“So join with me now in recognizing the contributions certain of our members have made to American education, as they exemplify the qualities they seek to instill in our young people.

“The first honoree tonight is L. Dennis Kozlowski, who built Tyco International into a major international conglomerate. Dennis sends his regrets. He had a prior commitment, meeting with Manhattan prosecutors who have indicted him for sales tax evasion. Good luck, Dennis! Loved your art collection!

“Our second honoree, Kenneth Lay, former CEO of Enron, pioneered in trading energy futures, and helped build Enron into one of the largest corporations in the world. His Houston-based corporation is known for its aggressive courting of political allies and for its insider status. Mr. Lay has been the principal financial backer for the political career of another Texan, our current ‘national CEO,’ Mr. George Bush! Unfortunately, Mr. Lay had other obligations, and cannot be here this evening. Kenny Boy, I’m sure your old friends will stick by you!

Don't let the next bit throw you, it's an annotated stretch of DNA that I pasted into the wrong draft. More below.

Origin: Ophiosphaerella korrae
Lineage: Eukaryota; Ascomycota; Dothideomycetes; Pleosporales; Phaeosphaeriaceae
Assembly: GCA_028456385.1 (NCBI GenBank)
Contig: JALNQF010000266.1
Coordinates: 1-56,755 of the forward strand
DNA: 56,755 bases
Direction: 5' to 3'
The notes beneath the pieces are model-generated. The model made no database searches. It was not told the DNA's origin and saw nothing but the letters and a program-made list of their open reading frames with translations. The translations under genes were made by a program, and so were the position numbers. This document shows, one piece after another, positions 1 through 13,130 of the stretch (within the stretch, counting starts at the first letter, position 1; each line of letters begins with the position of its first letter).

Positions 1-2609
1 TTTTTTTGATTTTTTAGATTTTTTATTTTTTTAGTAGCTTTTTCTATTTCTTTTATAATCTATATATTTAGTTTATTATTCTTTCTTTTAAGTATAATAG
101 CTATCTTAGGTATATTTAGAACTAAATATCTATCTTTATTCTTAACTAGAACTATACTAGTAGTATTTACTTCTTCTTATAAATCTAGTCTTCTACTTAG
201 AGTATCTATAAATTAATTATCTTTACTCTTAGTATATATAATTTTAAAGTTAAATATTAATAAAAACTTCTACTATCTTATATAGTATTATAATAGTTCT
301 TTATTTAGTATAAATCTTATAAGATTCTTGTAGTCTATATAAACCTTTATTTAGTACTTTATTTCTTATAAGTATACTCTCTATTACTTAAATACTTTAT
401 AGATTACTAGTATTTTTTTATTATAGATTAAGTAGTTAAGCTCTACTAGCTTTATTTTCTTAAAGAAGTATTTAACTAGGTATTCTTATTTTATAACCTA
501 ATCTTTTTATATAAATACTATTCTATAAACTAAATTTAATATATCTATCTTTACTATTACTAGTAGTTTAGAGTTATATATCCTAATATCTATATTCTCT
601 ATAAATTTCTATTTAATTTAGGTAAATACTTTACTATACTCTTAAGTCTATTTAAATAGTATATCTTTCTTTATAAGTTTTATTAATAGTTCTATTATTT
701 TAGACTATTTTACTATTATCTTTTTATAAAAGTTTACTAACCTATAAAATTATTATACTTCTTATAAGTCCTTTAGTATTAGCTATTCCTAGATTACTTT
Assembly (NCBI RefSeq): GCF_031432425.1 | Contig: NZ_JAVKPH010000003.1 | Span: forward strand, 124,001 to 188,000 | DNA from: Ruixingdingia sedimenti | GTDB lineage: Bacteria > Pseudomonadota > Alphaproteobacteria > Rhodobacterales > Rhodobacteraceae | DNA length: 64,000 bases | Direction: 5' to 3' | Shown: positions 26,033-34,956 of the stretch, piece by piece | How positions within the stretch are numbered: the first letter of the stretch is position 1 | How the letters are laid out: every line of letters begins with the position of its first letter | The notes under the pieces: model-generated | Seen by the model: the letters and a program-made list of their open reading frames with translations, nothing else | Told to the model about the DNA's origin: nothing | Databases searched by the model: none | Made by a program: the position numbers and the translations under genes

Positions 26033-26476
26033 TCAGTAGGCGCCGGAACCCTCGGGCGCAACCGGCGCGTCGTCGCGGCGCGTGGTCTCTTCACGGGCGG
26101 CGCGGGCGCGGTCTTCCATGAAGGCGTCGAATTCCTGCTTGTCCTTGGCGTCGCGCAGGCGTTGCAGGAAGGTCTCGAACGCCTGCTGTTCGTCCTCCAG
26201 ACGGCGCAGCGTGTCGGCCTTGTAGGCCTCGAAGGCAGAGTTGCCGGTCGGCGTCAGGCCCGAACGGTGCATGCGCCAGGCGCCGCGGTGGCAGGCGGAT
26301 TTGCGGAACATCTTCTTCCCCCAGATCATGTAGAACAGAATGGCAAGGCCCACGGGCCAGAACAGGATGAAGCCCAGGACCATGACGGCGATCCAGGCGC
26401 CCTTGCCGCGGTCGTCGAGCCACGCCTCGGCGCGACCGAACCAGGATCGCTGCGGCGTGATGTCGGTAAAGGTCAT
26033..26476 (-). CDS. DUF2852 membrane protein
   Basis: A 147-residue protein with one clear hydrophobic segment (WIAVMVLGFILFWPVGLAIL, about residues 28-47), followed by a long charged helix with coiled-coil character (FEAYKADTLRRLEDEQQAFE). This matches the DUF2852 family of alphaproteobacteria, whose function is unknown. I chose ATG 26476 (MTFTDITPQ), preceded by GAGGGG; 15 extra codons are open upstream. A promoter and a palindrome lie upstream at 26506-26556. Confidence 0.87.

“Our third honoree, the corporate leadership of R. J. Reynolds Tobacco Company, is also unable to be here this evening. They are preparing an appeal to the $20 million fine they were levied for violating an agreement to stop marketing tobacco to youth, and say it is eating up all their time. Guys, we miss you!

Our fourth honoree, H. Ross Perot, led the fight for educational reform in Texas. Ross planned to be here, but at the last minute he had to help prepare a response to a subpoena from the California attorney general’s office. Legislators there have alleged that Perot Systems coached energy traders in ways to manipulate the state’s energy markets, costing California consumers and taxpayers billions of dollars. Befuddle ‘em with flipcharts, Ross!